Now, this is where it gets interesting. A Voice to Love is the sixth book in THIS series, but the first in ANOTHER. Wild, huh? Kinda confusing. But the fresh plots continue: this one’s got a rocker with a secret. Think Mick Mars, folks. We’ve moved into a different band now, too. One who was introduced in the dropout book.

And it goes on from there. Interesting stuff, and I like that James is taking chances with her plots. Yeah, some of them are familiar, but it looks like what she’s doing with them is new. And that’s what it’s about. Keeping the category new, keeping it fresh, pushing its boundaries.

I definitely gotta read these.

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There’s been a lot of country music stars and Westerns lately. Anyone else notice? Seems like The Wild West is taking over Rock Fiction.

If the story’s fresh and the characters great and the details right on, I say bring it. Always fun to change up the genre every once in awhile. And here, we’re adding a twist, too: the rocker is the chick.

Check out what I mean:

April Swift and Dante Brooke were a couple as teenagers. They’d spent a summer falling in love, exploring one another, connecting stars…until April took off to follow her dreams as a country music singer.

Fifteen years later…

Dante shows up at April’s dressing room and she is lost in sky-blue eyes, again. A hello between old friends turns into a passionate reunion and both discover feelings they’d left behind. But April has a music career, and Dante has a ranch to run.

Two months later…

Home is where the heart is, but April doubted she’d find the welcoming committee on the doorstep, especially after she informed Dante that she was pregnant.

Dante has a reputation as a bad-boy. He wouldn’t deny the truth. He’d lived on the edge most of his life, but when he hears he’s going to be a daddy, his priorities flip-flop. He’d never stopped loving April and his only goal is to win her heart for a second time. However, his charming smile and sweet talk don’t work like they did before. Now, he’ll have to prove himself. Can he become the cowboy April needs?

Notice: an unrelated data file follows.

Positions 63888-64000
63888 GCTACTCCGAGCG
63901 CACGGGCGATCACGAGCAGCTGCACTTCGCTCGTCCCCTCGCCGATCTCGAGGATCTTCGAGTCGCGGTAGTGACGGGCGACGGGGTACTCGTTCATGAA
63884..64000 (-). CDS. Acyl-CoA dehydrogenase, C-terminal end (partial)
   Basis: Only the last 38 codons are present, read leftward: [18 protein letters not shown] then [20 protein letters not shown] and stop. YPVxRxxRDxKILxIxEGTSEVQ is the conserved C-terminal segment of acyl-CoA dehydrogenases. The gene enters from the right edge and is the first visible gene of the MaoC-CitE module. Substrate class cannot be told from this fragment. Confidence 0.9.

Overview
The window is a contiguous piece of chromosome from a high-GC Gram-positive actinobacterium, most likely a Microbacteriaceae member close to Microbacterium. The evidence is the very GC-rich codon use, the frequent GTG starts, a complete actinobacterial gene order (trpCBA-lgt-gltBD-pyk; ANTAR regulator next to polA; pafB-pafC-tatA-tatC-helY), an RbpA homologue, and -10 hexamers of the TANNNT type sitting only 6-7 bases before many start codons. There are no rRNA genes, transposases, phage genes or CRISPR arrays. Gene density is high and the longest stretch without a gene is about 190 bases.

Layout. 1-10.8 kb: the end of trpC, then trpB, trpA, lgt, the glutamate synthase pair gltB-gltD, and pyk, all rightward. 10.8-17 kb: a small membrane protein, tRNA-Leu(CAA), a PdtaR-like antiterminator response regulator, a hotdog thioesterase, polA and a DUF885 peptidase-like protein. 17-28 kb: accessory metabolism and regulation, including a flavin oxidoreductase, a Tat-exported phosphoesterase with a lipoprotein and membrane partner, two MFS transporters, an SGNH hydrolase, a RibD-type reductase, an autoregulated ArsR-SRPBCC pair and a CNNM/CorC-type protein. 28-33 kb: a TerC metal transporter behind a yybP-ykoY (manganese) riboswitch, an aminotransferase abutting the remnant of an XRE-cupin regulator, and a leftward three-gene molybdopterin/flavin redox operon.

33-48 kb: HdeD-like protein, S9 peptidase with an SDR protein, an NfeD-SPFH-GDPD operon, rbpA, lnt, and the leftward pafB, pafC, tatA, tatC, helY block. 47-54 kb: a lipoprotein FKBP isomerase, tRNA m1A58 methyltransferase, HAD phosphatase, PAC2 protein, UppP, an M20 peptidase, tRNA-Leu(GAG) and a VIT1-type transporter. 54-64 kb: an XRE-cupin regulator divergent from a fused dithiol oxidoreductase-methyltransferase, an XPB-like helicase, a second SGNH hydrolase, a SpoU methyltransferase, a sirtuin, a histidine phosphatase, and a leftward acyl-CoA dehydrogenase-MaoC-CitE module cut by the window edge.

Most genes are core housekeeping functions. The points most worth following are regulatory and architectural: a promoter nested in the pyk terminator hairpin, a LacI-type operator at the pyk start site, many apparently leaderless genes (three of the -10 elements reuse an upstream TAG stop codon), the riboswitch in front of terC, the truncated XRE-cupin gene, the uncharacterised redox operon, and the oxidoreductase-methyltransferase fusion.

When things start to spiral out of control, April realizes she must make a decision—to follow love or her career.

Another thing I’ve noticed lately is a trend to these “We had a torch for each other long ago and are finding each other again.” Like any storyline, it’s okay when you’re not reading 800 of them in a row. So if I actually get my hands on all these books and start reading, the ones that come to me late might wind up getting knocked down a bit on the grade scale just because there are so many of the same thing again. In other words: if you’re going to be kind and cough up a review copy, do it soon.

We’ve also got the unwanted pregnancy thing going on, too.

And I hate that women have to choose between kids and careers. Come ON people. This is today. It’s the 2000s. Can’t we get over this? It’s bad enough that Evanescence is on an extended leave and Lacey quit Flyleaf to focus on her kids. Let’s figure out how to make it work. Gwen Stefani did. Oh, wait. She’s not really making music these days, is she? (Nope, not since 2006 — Susan)

Okay, so maybe that part of the book is already true to life. But there’s gotta be some women in rock who figure out how to have kids AND a career. There just does.

Oh, yeah. This is part of a series that otherwise doesn’t seem to be a Rock Fiction series.